Specialising in bespoke staircases, Escaliers Plasse resolved to work in partnership with a clientèle mainly consisting of professionals. The company, therefore, decided to purchase a Superfici finishing line from SCM. A new piece of equipment that allows the company to offer even more complete, excellent-quality features, while caring for the environment.
Escaliers Plasse has been designing and selling bespoke staircases since 1973, most of them in wood. Bespoke because, as Jean-Charles Lechaux, director of Escaliers Plasse points out: “We adapt to the diverse contexts in the home, and it is precisely this flexibility that stands us apart from the competition.” A trained engineer, Jean-Charles Lechaux joined the company in 2016, after having previously worked in the woodworking industry. Escaliers Plasse, which has 95 employees, currently produces an average of around 6,000 staircases per year.
In 1992, Escaliers Plasse became part of the Huet Group, an important joinery manufacturer based in Vandea. The company works with a clientele of professionals, including independent house builders, joiners, architects and real-estate developers. As well as its laboratories, the company has a surface area of 6,000 m2 and a work area of 1,600 m2.
“As far as procurement is concerned, we tend to choose unfinished products, so we can concentrate as much as possible on our main work as staircase manufacturers,” explains Jean-Charles Lechaux. In terms of essences, Escaliers Plasse mainly chooses rubber tree and beech wood, but also, to a lesser extent, Scots pine or more quality essences like oak.
Escaliers Plasse, with its team of 11 salespeople, is operational across about two-thirds of France. “We distinguish ourselves with the service we provide to our clients,” explains Jean-Charles Lechaux, adding: “We assist clients at every stage of the project, from consultation, to measuring, production and after on-site delivery, we can also fit the staircase.”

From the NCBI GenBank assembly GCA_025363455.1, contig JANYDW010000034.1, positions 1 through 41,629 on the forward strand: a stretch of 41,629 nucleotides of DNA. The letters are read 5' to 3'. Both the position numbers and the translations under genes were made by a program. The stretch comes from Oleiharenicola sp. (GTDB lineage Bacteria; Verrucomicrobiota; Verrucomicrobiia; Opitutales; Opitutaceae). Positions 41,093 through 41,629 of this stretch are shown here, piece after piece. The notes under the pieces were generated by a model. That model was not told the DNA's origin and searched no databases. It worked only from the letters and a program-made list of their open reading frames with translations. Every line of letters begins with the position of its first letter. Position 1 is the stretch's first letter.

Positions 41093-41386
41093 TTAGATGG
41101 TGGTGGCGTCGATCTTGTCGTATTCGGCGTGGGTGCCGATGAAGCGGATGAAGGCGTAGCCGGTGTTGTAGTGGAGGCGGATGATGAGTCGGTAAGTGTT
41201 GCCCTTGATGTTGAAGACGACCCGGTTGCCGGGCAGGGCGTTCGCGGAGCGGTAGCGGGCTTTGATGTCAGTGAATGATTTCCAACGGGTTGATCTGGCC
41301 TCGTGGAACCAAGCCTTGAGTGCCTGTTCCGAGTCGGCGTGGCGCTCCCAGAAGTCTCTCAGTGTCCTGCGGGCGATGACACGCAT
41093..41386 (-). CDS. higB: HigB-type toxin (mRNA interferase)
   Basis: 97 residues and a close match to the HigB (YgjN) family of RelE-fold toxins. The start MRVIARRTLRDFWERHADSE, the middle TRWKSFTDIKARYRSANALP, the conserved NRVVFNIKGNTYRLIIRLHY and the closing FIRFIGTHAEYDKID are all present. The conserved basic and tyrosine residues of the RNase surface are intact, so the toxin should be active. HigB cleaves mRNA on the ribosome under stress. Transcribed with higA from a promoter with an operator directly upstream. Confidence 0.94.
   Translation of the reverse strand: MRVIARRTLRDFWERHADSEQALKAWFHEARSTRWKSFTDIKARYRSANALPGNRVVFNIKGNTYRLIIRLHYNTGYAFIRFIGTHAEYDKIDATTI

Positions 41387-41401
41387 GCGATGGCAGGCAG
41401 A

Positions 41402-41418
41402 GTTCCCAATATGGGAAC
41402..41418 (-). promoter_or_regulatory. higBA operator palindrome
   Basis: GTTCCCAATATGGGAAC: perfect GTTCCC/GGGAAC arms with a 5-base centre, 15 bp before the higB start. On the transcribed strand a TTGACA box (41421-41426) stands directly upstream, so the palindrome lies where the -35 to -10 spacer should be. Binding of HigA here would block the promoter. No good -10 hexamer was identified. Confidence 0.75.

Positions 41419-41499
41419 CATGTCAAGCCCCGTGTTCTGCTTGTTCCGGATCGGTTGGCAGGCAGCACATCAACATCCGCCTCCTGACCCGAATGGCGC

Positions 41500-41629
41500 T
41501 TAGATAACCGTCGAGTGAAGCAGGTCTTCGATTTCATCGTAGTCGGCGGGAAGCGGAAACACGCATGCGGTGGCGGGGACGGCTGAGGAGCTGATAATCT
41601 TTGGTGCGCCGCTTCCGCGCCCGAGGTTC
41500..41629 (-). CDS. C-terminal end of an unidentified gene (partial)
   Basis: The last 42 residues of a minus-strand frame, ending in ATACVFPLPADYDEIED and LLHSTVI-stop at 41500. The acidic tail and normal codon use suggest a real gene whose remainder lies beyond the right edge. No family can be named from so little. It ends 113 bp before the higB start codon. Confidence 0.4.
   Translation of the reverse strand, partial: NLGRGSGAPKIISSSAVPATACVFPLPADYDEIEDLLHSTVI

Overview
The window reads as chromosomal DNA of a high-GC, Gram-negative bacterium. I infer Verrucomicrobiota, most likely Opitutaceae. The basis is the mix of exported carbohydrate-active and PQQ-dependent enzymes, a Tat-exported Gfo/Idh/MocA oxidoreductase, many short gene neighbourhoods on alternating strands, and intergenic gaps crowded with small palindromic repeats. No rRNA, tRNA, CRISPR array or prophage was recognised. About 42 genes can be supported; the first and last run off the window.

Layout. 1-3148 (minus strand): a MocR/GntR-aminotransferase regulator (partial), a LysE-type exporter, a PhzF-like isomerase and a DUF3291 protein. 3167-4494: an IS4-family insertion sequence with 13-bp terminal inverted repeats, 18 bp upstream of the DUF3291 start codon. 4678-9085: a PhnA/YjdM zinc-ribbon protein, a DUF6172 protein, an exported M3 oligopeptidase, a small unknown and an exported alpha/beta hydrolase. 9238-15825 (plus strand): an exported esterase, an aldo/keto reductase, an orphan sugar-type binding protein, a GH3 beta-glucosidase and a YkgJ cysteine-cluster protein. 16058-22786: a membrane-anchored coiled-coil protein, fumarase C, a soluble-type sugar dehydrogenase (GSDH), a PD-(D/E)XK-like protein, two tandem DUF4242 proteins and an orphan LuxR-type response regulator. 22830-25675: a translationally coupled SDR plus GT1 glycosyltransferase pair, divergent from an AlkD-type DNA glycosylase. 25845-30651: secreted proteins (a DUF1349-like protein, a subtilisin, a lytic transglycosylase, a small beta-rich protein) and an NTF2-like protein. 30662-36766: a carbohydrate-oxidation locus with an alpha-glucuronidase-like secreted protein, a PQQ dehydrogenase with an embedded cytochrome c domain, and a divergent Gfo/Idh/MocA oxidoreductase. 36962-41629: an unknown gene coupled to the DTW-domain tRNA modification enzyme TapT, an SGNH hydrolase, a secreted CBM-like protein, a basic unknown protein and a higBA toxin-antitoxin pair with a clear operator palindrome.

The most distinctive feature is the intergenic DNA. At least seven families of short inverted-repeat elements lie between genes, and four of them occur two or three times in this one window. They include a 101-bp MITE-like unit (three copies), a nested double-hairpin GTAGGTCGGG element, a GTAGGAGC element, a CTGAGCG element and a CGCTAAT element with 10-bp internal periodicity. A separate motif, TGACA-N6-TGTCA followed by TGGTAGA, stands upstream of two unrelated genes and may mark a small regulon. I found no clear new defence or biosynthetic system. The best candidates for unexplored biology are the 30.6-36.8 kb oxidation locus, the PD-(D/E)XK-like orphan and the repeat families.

The company places a great deal of focus on safety at the fitting stage: “For the products we create and sometimes install, we use the necessary protection devices to prevent falls,” explains Hervé Boudaud, Head of Methods and Development at Escaliers Plasse.
Production processes ever more industrialised
Even though Escaliers Plasse mainly produces wooden staircases, the company also offers a wide range of metal staircases. “We aim to industrialise our production tools,” sums up Jean-Charles Lechaux: “After adding a digitally controlled machining technology to our range of machinery, we are now about to buy a moulding machine,” he explains. This all stems from the desire of the manager to “guarantee a long-term future for our production tools, by modernising and industrialising them.”
“We aim to control the entire production chain, from design to finishing.” It’s worth remembering that Escaliers Plasse has its own design department.
In the laboratories, the production process involves a series of stages performed on various machines: cutting, profiling, machining, assembly, fitting and finish. The company has several state-of-the-art SCM technologies.
“As far as machining is concerned, we work according to the flow of the pieces,” explains Hervé Boudaud: “We distinguish various kinds of flows which respectively refer to straight stairs, balanced stairs, sides, struts and balustrades; identifying the flows allows us to optimise the stages in the machines.” It should also be said that the company, again with an eye on optimisation, uses software to calculate and laser project the optimised pieces. The pieces are assembled manually. As far as shipping is concerned, Escaliers Plasse has its own fleet of lorries.